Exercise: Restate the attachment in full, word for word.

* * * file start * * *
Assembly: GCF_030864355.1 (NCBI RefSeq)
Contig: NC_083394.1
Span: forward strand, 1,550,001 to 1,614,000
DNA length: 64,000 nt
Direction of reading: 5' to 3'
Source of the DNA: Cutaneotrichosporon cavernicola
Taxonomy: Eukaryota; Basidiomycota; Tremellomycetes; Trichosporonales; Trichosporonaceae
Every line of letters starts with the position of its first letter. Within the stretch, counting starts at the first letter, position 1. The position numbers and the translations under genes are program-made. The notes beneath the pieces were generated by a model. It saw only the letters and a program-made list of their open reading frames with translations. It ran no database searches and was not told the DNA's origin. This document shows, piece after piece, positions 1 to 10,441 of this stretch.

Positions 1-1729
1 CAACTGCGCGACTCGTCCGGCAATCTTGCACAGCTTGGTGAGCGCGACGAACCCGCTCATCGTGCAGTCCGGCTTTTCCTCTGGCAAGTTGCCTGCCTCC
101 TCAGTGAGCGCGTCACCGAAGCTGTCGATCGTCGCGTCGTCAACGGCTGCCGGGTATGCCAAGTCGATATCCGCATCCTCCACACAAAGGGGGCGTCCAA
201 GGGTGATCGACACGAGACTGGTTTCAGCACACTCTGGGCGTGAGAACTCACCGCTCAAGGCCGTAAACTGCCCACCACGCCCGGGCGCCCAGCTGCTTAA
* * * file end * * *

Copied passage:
Assembly: GCF_030864355.1 (NCBI RefSeq)
Contig: NC_083394.1
Span: forward strand, 1,550,001 to 1,614,000
DNA length: 64,000 nt
Direction of reading: 5' to 3'
Source of the DNA: Cutaneotrichosporon cavernicola
Taxonomy: Eukaryota; Basidiomycota; Tremellomycetes; Trichosporonales; Trichosporonaceae
Every line of letters starts with the position of its first letter. Within the stretch, counting starts at the first letter, position 1. The position numbers and the translations under genes are program-made. The notes beneath the pieces were generated by a model. It saw only the letters and a program-made list of their open reading frames with translations. It ran no database searches and was not told the DNA's origin. This document shows, piece after piece, positions 1 to 10,441 of this stretch.

Positions 1-1729
1 CAACTGCGCGACTCGTCCGGCAATCTTGCACAGCTTGGTGAGCGCGACGAACCCGCTCATCGTGCAGTCCGGCTTTTCCTCTGGCAAGTTGCCTGCCTCC
101 TCAGTGAGCGCGTCACCGAAGCTGTCGATCGTCGCGTCGTCAACGGCTGCCGGGTATGCCAAGTCGATATCCGCATCCTCCACACAAAGGGGGCGTCCAA
201 GGGTGATCGACACGAGACTGGTTTCAGCACACTCTGGGCGTGAGAACTCACCGCTCAAGGCCGTAAACTGCCCACCACGCCCGGGCGCCCAGCTGCTTAA